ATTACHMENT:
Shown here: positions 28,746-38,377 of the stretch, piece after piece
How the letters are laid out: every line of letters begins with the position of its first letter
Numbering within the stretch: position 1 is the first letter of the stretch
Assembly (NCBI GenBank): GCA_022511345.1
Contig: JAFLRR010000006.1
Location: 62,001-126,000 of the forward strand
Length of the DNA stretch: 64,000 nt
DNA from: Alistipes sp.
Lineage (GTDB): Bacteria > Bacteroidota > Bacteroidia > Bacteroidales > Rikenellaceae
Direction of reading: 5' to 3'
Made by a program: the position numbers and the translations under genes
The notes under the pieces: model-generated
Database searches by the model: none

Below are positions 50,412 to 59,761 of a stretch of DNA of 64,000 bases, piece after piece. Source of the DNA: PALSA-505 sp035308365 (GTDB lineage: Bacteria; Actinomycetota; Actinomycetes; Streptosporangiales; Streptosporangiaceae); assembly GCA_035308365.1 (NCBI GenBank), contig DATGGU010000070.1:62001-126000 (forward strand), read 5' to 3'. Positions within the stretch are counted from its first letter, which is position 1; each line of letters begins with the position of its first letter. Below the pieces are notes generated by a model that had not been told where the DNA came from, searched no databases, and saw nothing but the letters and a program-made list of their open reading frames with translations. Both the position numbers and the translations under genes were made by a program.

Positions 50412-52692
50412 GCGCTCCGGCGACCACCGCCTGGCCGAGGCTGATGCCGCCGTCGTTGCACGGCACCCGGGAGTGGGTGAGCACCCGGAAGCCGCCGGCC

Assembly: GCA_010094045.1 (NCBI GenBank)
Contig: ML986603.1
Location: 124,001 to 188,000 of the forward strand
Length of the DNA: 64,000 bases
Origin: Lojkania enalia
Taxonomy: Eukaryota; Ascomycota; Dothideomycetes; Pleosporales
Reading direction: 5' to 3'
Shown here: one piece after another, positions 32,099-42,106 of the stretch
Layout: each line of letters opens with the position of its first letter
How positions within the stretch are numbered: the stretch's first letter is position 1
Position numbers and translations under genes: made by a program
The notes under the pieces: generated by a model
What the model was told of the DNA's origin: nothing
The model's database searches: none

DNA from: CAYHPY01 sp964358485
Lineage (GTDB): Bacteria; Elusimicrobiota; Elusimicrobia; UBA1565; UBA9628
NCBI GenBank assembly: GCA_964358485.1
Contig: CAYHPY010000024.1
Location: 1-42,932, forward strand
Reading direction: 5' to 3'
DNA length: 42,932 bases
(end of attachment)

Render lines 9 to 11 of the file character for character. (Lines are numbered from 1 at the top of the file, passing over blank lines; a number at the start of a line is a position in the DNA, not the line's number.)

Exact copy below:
Lineage (GTDB): Bacteria > Bacteroidota > Bacteroidia > Bacteroidales > Rikenellaceae
Direction of reading: 5' to 3'
Made by a program: the position numbers and the translations under genes